Last week, we talked about first steps for quitting your job in public accounting. The TL;DR of it is 1) decide you’re going to leave before you do something you might regret like punching your partner in the balls, and 2) get your resume ready. Alright, so let’s assume you’re ready to leave and you have that resume polished up like the fine turd it is. Let’s move on to the next step: finding a job.
There are two paths you can take here. The first involves getting the heck out of Dodge before you have a plan, insomuch as getting the heck out of Dodge isn’t actually a plan. The second is looking for a job before you leave this one and sticking around until you have another offer in your hands. Both have their pros and cons, which we will address now.
Option A: Quit that piece of shit job before you line up a new job
If you were the type to get off on taking crazy risks, chances are you wouldn’t have landed in the risk-averse world of public accounting. But let’s just pretend you have a wild streak and are ready to take a scary leap. Great. Have any cash in the bank? Are you a free spirit without a spouse, kids, and a mortgage? Could you, in theory, survive three to six months without a salary if you absolutely had to?
All of these are considerations when deciding if you should have a Scarface moment or stick around and suffer it out until you have somewhere else to land.
Option B: Go shake your goods in front of another firm before telling your current one to shove it
If you think you can stick it out for a few more weeks, this may be the smarter option. After all, it’s pretty satisfying to tell your current firm to shove it knowing you have an offer that includes more money or fewer hours or — BETTER! — both.
It’s going to kill me to say this but for those leaning toward Option B, finally responding to those overeager recruiters who are constantly blowing you up on LinkedIn might not be a terrible idea at this point. You know what, let’s save the “how to find your next job” conversation for next week, that’s a whole discussion of its own.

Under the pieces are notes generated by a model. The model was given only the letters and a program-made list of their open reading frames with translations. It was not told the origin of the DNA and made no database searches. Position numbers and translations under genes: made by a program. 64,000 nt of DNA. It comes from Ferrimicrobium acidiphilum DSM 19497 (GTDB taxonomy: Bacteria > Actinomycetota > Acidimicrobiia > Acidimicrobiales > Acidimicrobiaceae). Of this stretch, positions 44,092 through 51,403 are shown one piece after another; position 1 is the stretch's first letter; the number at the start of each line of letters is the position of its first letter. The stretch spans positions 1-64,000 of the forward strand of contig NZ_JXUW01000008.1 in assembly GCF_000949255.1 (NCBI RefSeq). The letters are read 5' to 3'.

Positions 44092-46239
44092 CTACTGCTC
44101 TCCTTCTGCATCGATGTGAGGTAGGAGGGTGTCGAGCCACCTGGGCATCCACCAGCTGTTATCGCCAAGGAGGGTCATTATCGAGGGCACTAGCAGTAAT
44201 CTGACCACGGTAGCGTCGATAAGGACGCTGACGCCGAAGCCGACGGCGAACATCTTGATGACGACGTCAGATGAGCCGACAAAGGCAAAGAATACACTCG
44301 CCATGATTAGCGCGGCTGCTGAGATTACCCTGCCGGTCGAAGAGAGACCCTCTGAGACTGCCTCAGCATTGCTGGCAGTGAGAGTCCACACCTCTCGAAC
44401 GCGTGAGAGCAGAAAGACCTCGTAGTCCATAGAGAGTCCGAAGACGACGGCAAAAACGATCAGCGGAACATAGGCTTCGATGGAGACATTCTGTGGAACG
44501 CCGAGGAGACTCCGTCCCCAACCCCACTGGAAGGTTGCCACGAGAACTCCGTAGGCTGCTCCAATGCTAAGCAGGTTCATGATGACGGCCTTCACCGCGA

OK, so now what?
I was going to draw up a fancy flowchart on how to decide whether to quit right away or find a new job first but then I realized that it isn’t simple enough to work for a flowchart, plus I’m lazy and they don’t pay me to create original artwork.
In all seriousness, the obvious advantage to finding a job before you quit your current one should be clear. If you want me to spell it out for you: it’s money. You know, that thing that gets you out of bed when you’re dreading your professional life and seriously considering growing a beard out and living off the land with nothing but a Bowie knife and a single pair of Carhartts.
We can talk all day long about office perks and work-life balance and vacation days but really the only reason anyone goes to work is so they can pay for a roof over their head and food in their belly. That’s it. Don’t bother deluding yourself into believing otherwise.
Finding a job before you leave your current one gives you the satisfaction of knowing you won’t end up like Jason and me, one misstep away from living out of a cardboard box standing on a strip mall corner somewhere with a “Will VLOOKUP For Food” sign. So that’s a plus. Then again, leaving as soon as you realize you can’t take another second of this crap gives you the advantage of getting out before your mental health deteriorates, money be damned.
Which path should you choose? I have no clue. I’ve done both in my professional career and all those paths led here so take that for what it is. You know what, here, read this post from would-be GC contributor “Bob Loblaw” from years and years ago. It may give you some insight while we mull over next week’s topic: to recruiter or not to recruiter.